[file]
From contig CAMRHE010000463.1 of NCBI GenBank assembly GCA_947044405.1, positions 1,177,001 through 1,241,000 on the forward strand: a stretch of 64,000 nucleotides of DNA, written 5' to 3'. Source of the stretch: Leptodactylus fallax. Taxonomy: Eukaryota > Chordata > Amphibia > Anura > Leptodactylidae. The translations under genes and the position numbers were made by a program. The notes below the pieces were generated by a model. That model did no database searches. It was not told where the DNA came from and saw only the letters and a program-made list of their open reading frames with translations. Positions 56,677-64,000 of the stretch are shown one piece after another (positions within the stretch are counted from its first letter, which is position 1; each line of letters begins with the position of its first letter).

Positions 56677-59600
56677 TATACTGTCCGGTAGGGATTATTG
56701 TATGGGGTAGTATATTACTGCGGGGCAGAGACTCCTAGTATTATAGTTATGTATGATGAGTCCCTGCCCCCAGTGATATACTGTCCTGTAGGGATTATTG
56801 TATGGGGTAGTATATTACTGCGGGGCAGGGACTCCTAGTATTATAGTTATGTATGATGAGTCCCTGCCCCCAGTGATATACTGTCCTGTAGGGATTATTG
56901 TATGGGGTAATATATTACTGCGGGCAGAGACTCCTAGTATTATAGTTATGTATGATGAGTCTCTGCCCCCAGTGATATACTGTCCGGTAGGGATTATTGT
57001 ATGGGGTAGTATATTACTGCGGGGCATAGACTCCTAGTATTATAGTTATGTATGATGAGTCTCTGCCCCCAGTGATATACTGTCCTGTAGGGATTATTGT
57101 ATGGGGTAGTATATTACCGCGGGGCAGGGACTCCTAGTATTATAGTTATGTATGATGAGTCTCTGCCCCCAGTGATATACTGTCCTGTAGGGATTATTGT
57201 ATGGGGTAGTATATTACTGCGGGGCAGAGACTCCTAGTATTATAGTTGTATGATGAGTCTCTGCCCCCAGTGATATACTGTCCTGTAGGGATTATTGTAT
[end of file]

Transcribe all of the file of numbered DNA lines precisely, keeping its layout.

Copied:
From contig CAMRHE010000463.1 of NCBI GenBank assembly GCA_947044405.1, positions 1,177,001 through 1,241,000 on the forward strand: a stretch of 64,000 nucleotides of DNA, written 5' to 3'. Source of the stretch: Leptodactylus fallax. Taxonomy: Eukaryota > Chordata > Amphibia > Anura > Leptodactylidae. The translations under genes and the position numbers were made by a program. The notes below the pieces were generated by a model. That model did no database searches. It was not told where the DNA came from and saw only the letters and a program-made list of their open reading frames with translations. Positions 56,677-64,000 of the stretch are shown one piece after another (positions within the stretch are counted from its first letter, which is position 1; each line of letters begins with the position of its first letter).

Positions 56677-59600
56677 TATACTGTCCGGTAGGGATTATTG
56701 TATGGGGTAGTATATTACTGCGGGGCAGAGACTCCTAGTATTATAGTTATGTATGATGAGTCCCTGCCCCCAGTGATATACTGTCCTGTAGGGATTATTG
56801 TATGGGGTAGTATATTACTGCGGGGCAGGGACTCCTAGTATTATAGTTATGTATGATGAGTCCCTGCCCCCAGTGATATACTGTCCTGTAGGGATTATTG
56901 TATGGGGTAATATATTACTGCGGGCAGAGACTCCTAGTATTATAGTTATGTATGATGAGTCTCTGCCCCCAGTGATATACTGTCCGGTAGGGATTATTGT
57001 ATGGGGTAGTATATTACTGCGGGGCATAGACTCCTAGTATTATAGTTATGTATGATGAGTCTCTGCCCCCAGTGATATACTGTCCTGTAGGGATTATTGT
57101 ATGGGGTAGTATATTACCGCGGGGCAGGGACTCCTAGTATTATAGTTATGTATGATGAGTCTCTGCCCCCAGTGATATACTGTCCTGTAGGGATTATTGT
57201 ATGGGGTAGTATATTACTGCGGGGCAGAGACTCCTAGTATTATAGTTGTATGATGAGTCTCTGCCCCCAGTGATATACTGTCCTGTAGGGATTATTGTAT